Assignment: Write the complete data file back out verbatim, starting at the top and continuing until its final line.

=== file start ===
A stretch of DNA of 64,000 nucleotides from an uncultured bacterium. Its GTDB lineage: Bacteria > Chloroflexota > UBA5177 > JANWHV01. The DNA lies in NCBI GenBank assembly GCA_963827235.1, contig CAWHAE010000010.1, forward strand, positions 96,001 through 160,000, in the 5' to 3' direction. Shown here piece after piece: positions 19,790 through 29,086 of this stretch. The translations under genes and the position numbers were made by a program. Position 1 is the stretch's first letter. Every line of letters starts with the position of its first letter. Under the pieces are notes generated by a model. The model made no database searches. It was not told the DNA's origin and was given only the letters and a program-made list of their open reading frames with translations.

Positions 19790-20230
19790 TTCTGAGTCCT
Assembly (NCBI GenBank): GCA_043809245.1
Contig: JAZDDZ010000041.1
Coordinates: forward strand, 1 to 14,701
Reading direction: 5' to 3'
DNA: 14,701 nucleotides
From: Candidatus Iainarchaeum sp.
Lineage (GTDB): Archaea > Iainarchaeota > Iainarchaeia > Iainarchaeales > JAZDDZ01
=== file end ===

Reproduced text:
A stretch of DNA of 64,000 nucleotides from an uncultured bacterium. Its GTDB lineage: Bacteria > Chloroflexota > UBA5177 > JANWHV01. The DNA lies in NCBI GenBank assembly GCA_963827235.1, contig CAWHAE010000010.1, forward strand, positions 96,001 through 160,000, in the 5' to 3' direction. Shown here piece after piece: positions 19,790 through 29,086 of this stretch. The translations under genes and the position numbers were made by a program. Position 1 is the stretch's first letter. Every line of letters starts with the position of its first letter. Under the pieces are notes generated by a model. The model made no database searches. It was not told the DNA's origin and was given only the letters and a program-made list of their open reading frames with translations.

Positions 19790-20230
19790 TTCTGAGTCCT
Assembly (NCBI GenBank): GCA_043809245.1
Contig: JAZDDZ010000041.1
Coordinates: forward strand, 1 to 14,701
Reading direction: 5' to 3'
DNA: 14,701 nucleotides
From: Candidatus Iainarchaeum sp.
Lineage (GTDB): Archaea > Iainarchaeota > Iainarchaeia > Iainarchaeales > JAZDDZ01